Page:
1318 - Adapting Agronomic Management Practices for Enhancing Rice Yieds

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Title: Adapting Agronomic Management Practices for Enhancing Rice Yields: The Spread of SRI Practices in Mountain Farms of Uttarakhand, India
Authors: Debashish Sen, C. Sambhu Prasad

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1318 - Adapting Agronomic Management Practices for Enhancing Rice Yieds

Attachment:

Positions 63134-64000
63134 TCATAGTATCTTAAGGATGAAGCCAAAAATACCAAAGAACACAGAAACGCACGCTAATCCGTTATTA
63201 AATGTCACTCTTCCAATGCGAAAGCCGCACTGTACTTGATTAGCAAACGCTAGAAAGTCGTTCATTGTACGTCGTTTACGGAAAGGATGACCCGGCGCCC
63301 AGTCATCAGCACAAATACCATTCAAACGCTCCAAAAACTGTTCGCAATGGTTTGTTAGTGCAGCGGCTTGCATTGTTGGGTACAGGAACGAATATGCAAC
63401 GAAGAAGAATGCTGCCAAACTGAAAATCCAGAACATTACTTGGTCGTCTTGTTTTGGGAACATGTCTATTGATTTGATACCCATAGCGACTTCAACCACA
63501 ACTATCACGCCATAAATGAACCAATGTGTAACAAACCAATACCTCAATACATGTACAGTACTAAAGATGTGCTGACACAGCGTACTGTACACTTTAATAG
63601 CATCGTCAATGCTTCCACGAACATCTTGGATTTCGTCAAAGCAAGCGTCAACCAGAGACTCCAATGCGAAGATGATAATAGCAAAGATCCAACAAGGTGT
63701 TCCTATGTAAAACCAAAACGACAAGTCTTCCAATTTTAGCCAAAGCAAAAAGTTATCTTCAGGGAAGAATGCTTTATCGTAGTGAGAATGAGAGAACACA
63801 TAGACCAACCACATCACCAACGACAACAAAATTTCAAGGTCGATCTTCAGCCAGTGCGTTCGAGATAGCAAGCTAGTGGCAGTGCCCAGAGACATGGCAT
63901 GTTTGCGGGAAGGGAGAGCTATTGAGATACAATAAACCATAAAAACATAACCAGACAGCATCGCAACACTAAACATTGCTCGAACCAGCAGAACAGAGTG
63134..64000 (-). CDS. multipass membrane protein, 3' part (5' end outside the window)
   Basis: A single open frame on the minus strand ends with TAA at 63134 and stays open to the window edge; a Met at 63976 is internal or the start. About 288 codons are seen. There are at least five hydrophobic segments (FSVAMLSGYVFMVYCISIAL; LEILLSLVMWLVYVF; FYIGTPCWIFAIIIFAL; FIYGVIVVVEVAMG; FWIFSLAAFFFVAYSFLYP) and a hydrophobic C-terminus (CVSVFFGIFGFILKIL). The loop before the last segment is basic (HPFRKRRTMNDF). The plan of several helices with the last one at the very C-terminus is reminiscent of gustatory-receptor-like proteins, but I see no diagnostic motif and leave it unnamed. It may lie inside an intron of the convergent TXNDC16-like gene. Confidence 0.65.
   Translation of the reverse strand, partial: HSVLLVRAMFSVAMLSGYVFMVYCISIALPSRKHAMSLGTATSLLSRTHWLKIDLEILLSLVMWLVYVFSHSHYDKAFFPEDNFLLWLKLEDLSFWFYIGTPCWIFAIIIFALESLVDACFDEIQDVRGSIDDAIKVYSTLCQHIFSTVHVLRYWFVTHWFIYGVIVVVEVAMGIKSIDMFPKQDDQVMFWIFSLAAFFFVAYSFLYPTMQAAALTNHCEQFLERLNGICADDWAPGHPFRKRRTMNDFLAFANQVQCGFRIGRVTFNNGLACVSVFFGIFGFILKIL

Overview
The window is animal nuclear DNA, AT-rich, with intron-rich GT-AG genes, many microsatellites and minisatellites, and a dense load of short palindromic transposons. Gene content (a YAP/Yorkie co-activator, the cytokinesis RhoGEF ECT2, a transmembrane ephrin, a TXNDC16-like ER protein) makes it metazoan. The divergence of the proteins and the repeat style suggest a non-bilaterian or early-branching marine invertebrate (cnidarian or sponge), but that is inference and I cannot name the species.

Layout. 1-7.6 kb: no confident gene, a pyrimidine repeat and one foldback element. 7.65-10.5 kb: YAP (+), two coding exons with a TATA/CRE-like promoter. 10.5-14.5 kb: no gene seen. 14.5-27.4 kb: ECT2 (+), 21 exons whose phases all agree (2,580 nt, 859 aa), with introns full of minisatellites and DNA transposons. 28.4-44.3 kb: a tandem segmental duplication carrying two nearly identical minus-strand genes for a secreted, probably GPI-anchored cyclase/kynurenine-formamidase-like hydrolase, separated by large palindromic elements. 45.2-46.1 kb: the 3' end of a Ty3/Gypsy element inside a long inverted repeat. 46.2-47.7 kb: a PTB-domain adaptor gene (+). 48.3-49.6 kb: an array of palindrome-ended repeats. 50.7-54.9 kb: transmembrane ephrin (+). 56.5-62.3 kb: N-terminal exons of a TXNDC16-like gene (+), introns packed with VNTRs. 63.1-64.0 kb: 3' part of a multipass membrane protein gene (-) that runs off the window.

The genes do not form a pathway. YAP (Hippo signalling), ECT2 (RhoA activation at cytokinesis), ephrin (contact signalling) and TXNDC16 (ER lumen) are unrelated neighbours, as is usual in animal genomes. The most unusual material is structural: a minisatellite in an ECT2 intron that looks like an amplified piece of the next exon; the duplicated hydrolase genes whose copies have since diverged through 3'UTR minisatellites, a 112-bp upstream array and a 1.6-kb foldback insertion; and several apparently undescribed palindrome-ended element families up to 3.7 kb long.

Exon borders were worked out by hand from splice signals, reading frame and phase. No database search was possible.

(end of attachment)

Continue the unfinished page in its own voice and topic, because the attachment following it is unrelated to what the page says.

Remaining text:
1. 1. Adapting Agronomic Management Practices for Enhancing Rice Yields: The Spread of SRI Practices in Mountain Farms of Uttarakhand, India * Dr. C. Shambu Prasad, Professor, Rural Management and Development, Xavier Institute of Management, Bhubaneswar, Odisha, India email:shambu@ximb.ac.in * Debashish Sen, PhD Student Knowledge Technology & Innovation Group, Wageningen, The Netherlands, email:debashish.sen@wur.nl We Investigated We Hypothesized Farmers’ adaptations in response to introduction of System of Rice Intensification (SRI) in mountain farms of Uttarakhand, India • Farmers based on their needs, knowledge, experience, and resources apply diverse practices across different rice plots • how farmers adjust SRI elements to create various management combinations on rice farms Major Emerging Rice Cultivation Practices • Household and farm level decisions (i.e. M factor) play a critical role in farmers’ choices resulting in hybridization of SRI elements with conventional management practices • how farm and household level management decisions influence G (Genotype) X E (Environment) interactions We Used A technographic approach using combination of ethnographic tools including observations, field measurements, discussions and interviews to understand complexities of socio-technical interactions in rice farming situating SRI within diversity of mountain farming systems • Chose 25 villages from Bhilangana and Jaunpur blocks of Tehri Garhwal district of Uttarakhand • Pursued rice season of 2011 in 4 agro-ecologically diverse villages • Monitored 1250 rice plots of 256 farmers to identify variations and inter linkages in management practices amongst farmers and fields • Measured yields from 205 rice plots under different combination of management practices We Found Predominant conventional rice cultivation methods in irrigated rice plots included direct seeding, transplanting and modified SRI practices Table 1: Features of Conventional Rice Cultivation Methods and Farmers’ Modified SRI Method Transplanting Prominent Farmers’ Bina /Bijwad Saindha (Transplanting) (Direct Seeded) from Saindha Modified SRI Seedling Age at 40 - 75 days 25 – 75 days 16-25 days Transplanting Seedlings/Hill 6 - 10 3-6 2-3 Plant Spacing Random 10 – 22.5 cms Flooded Water Management 2 at 20-30 days Weed interval by Management hand/hoe (No. of weeding) Nutrient 0-3 T/ha before Management transplanting Flooded Random 10 – 22.5 cms Flooded Row: 20-25 cms Plant: 10-15 cms Flooded 4 at 15-25 days interval by hand 0-3.5 T/ha before seeding 3 at 15-25 days interval by hand 0-3 T/ha before transplanting 1-2 at 10-20 days interval by weeder 0-0.05 T/ha as per availability Resource poor farmers, largely women • Elements of SRI can be applied even in resource poor areas to improve food security where Green Revolution has not yet reached • User inclusive approach for diffusion of innovations gives ample scope for farmers’ to experiment, learn and adapt 37 (1) By Rice Plots 13 RBN + GT 41 RBN + LT 164 CN + LT CN + ELT 27 (2) By Farmers 9 RBN + GT RBN + LT 34 82 CN + LT CN + ELT RBN: Raised Bed Nursery CN: Conventional Nursery GT: Grid Transplanting LT: Line Transplanting ET: Estimated Line Transplanting We Recommend • Future research to determine various combination of rice management practices which will give best results under varying agro-ecological and institutional settings • Due recognition of human management (i.e. M) factor in G X E interactions, even beyond rice, for developing modified packages of practices and institutions in local context that would enable productivity enhancements to meet increased food demands in sustainable ways from household to global level Farmers not only adopted but significantly adapted specific elements of SRI, preferring two to three 16-25 days’ old seedlings row spacing of 20-25 cm with closely spaced hills within rows adding number of seedlings with increase in age of seedlings 1-2 mechanical weeding (even hand weeding in absence of marking) flooding rather than alternate wetting and drying due to cascade irrigation mountain • were open to SRI and tested its suitability to their farm environments • learnt through experiments experience over seasons and • selected elements that could fit into their diverse systems • benefited through enhanced household food security, reduced vulnerability, and better livelihoods About 50 % of farmers applied SRI elements to varying • were even applying certain SRI aspects to wheat in rabi season extents in 10 % of rice plots LT: Line Transplanting GT: Grid Transplanting ELT: Estimated Line Transplanting RB: Raised Bed Even with limited incorporation of SRI management practices farmers were able to increase grain yields by 15 % to 50 % We Acknowledge Also refer other posters under the same project : • NWO-WOTRO, The Netherlands for supporting the study under a wider project “The System of Rice Intensification (SRI) as a socio- P 4.25 – Glover and Maat economic and technical movement in India”, 2010-2014 involving Wageningen University (Knowledge, Technology and Innovation (KTI) Group P 1.43 – Adusumilli et al. and Development Economics (DE) Group), Wageningen, NL and Xavier Institute of Management, Bhubaneswar (XIMB), Odisha, IND as partners • Dr. Ir. Harro Maat and Dr. Dominic Glover for their useful comments and suggestions during the study P 4.30 – Berkhout

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